A quick update, it’s been about a week since my tongue ring and a few days since I took out my belly button ring. My shoulder has really been doing well in spite of the heavy climbing load. I’ve even been sleeping on my left side (which I have not been able to do comfortably for months). This is also great since I’ve haven’t been able to do my physical therapy exercises consistently at Joe’s. Nevertheless, no shoulder pain. I know this does not prove anything, but I think it’s extremely fascinating and hopefully helpful to somehow else out there! Even if it’s just the placebo effect, who really cares? What I do know is I’m done with piercings for the moment.


  • Cory says:

    I would love to see a source that shows piercings cause an increase in cortisol production. The link you post is a very “airy-fairy” article, and none of the scientific articles at the bottom mention cortisol at all. Did you find any other sources?

    • Vikki Glinskii says:

      Thanks for asking for clarification! Although I cannot find any studies that scientifically prove this, here’s my explanation (of note, this is how it was explained to me by a practicing medical doctor). A foreign object (piercing, implant, or otherwise) in your body will cause increased stress and inflammation. The hypothalamus will react to this by telling the adrenal gland to pump out more cortisol. The increased stress, inflammation, and subsequent cortisol production will vary per person. Regarding piercings specifically, there will be an immediate spike in cortisol production when you actually get the piercing since you have an open wound in your body. Once the piercing heals, there is no scientific proof (at least that I could find) that your cortisol level will remain elevated. The thing to keep in mind is some piercings never fully “heal” and continue to be irritated or inflamed (as in the case of my tongue piercing). As long as there are signs of inflammation/irritation, cortisol will continue to be produced as a response (proof for this can be found with a simple PubMed search about Cortisol). With no sign of inflammation/irritation, the jury is still out on whether or not cortisol production will be affected- I can’t find studies providing proof one way or the other.

      I hope this is helpful!

  • Alexis says:

    I got my tongue pierced a little over a year ago, and I have noticed my digestion has slowly gotten worse and worse over time.
    I started with no problems, but about 6 months later I started to get really loose bowels. Then as time went on, it turned into chronic diarrhea every morning. I only eat pure, clean foods. So i figured I developed an egg intolerance over time. (I used egg protein powder for after workouts).
    It seemed to get a little better, but then it came back about 3 weeks later. Keep in mind, I would randomly take out the piercing for work or for dinner with relatives. So maybe those brief piercing-free moments were the random days of normalcy.
    After doing research on acupressure of the tongue, I am really hoping this is the root of my problem! I have been living in pure hell for almost a year. I never linked the two together, so lets hope this is the cause!
    Have you had any more luck after removing yours? I also heard the scar from the piercing can cause problems too. Would acupuncture help?

    • Vikki says:

      Hey Alexis! Really interesting stuff. When did you take your piercing out? Wondering if your digestion issues have gotten any better. I have way more control over my bowel movements nowadays. Of course I can’t guarantee it’s the tongue piercing, but I haven’t changed much else! I hope it works for you and you are feeling better. Regarding acupuncture, I’ve only tried it once (actually about two months) and I can’t say I saw a difference but I’m not having digestive issues at the moment – just got it to see if I would like it in general. Which I didn’t really… Might have been my acupuncturist, though. Would be willing to give it a shot again when I have the $$. Let me know if you try it and see any benefit!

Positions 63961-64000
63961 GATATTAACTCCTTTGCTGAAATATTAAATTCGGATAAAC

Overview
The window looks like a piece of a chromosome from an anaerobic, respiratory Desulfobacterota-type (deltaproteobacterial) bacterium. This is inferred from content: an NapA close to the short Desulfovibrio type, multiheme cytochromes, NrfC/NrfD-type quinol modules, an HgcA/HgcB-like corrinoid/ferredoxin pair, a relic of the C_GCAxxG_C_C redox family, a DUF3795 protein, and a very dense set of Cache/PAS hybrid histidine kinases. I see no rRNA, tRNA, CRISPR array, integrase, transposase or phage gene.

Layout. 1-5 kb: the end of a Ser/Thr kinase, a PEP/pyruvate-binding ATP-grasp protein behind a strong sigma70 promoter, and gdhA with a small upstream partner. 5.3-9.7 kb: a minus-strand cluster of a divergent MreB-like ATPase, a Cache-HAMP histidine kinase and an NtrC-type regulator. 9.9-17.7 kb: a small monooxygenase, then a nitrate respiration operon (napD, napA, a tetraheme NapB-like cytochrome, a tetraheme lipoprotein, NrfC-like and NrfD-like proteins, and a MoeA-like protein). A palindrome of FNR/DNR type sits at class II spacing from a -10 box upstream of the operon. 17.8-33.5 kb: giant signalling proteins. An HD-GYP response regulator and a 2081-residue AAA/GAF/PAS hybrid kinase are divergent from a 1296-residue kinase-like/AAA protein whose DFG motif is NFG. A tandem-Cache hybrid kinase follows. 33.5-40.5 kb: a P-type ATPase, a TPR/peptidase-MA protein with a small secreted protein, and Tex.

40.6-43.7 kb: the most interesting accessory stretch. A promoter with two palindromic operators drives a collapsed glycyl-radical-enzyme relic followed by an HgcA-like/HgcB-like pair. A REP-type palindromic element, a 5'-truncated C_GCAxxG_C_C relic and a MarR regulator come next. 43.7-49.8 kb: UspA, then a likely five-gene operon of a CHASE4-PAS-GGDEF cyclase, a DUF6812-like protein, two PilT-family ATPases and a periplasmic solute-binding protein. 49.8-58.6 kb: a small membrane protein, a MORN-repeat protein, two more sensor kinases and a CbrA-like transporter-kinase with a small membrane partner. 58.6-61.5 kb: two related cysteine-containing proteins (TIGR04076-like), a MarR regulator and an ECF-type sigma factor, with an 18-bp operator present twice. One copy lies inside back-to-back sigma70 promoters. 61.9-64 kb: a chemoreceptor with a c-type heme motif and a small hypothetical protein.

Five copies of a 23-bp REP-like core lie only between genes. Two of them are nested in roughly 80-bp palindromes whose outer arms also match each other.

• Jenna says:

    I just went to an acupuncturist last week who told me my tongue piercing could be causing me problems. I’ve never heard this before, though my old chiropractor mentioned that scars can cause issues sometimes. My symptoms are related to the lungs/large intestine according to the acupuncturist and it’s interesting because my tongue piercing goes through the lungs and the heart meridians on the tongue (it’s slanted, I guess because of how my tongue is).

    Anyways, I wanted to ask you if letting your tongue piercing close has helped your health a lot. I don’t really need mine but would still hate to let it close up for nothing. Also, have you experienced any food sensitivities since having your tongue pierced and have they resolved after letting it close?

    • Vikki says:

      Hi Jenna! There are still days when I miss my tongue piercing, but I think the decision to let it close was a good one. Since I have Celiac Disease, my food sensitivities will never go away – but I’ve seen immense improvement in my bowel movements. Sorry to be graphic, but I now rarely have issues with my stool, where I used to have frequent loose stools. This has been a huge change for me since I am outside all the time, and often do not have access to a toilet. Let me know if this helps, or if you have any other questions!

  • Natalie says:

    Hi, just wanted to let you know the link for piercings causing increased cortisol levels is broken. I wondered what it pointed to, as I’d like to get a grip on the research behind this for a friend. Many thanks!

    • Vikki says:

      Hey Natalie! Thanks for letting me know. Unfortunately, I can’t find anything to replace the link at the moment. The link pointed to an article that showed how having a piercing (anywhere) increased cortisol levels in the body. Again, if I remember correctly, it was related to how piercings are foreign objects in the body – which would cause your body to fight off this foreign object. I think it also mentioned how depending on where your piercing is, and what the jewelry is made of, also affects cortisol levels. For example, if it’s your ears vs. tongue, or gold vs. silver – it’s all case by a case, and all depends on the person. For me, my tongue piercing never felt quite right and I think that was a sign that it needed to go. Sorry I couldn’t provide you any actual data! Feel free to ask any more questions you might have.